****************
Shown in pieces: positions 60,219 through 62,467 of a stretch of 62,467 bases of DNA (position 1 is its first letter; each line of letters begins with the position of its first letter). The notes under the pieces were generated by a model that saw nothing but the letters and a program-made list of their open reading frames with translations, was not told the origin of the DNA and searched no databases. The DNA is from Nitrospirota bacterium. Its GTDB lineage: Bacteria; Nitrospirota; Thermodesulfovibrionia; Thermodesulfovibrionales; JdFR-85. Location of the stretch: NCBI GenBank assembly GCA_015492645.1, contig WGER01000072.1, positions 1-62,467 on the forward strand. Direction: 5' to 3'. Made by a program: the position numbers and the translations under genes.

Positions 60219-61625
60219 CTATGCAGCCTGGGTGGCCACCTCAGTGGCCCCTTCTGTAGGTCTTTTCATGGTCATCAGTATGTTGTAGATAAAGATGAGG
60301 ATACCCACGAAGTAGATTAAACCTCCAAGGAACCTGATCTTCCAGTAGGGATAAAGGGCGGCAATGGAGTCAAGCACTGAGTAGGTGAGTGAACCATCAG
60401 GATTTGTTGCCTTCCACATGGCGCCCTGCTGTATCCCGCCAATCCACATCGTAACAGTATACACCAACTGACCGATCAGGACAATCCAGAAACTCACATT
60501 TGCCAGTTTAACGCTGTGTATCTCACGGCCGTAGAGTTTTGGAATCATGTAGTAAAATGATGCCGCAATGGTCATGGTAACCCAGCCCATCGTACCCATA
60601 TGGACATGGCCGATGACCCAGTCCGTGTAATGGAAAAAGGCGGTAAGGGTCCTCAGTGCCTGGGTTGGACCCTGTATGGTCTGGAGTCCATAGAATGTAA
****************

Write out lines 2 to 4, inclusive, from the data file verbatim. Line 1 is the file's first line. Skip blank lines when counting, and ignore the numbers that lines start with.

Positions 60219-61625
60219 CTATGCAGCCTGGGTGGCCACCTCAGTGGCCCCTTCTGTAGGTCTTTTCATGGTCATCAGTATGTTGTAGATAAAGATGAGG
60301 ATACCCACGAAGTAGATTAAACCTCCAAGGAACCTGATCTTCCAGTAGGGATAAAGGGCGGCAATGGAGTCAAGCACTGAGTAGGTGAGTGAACCATCAG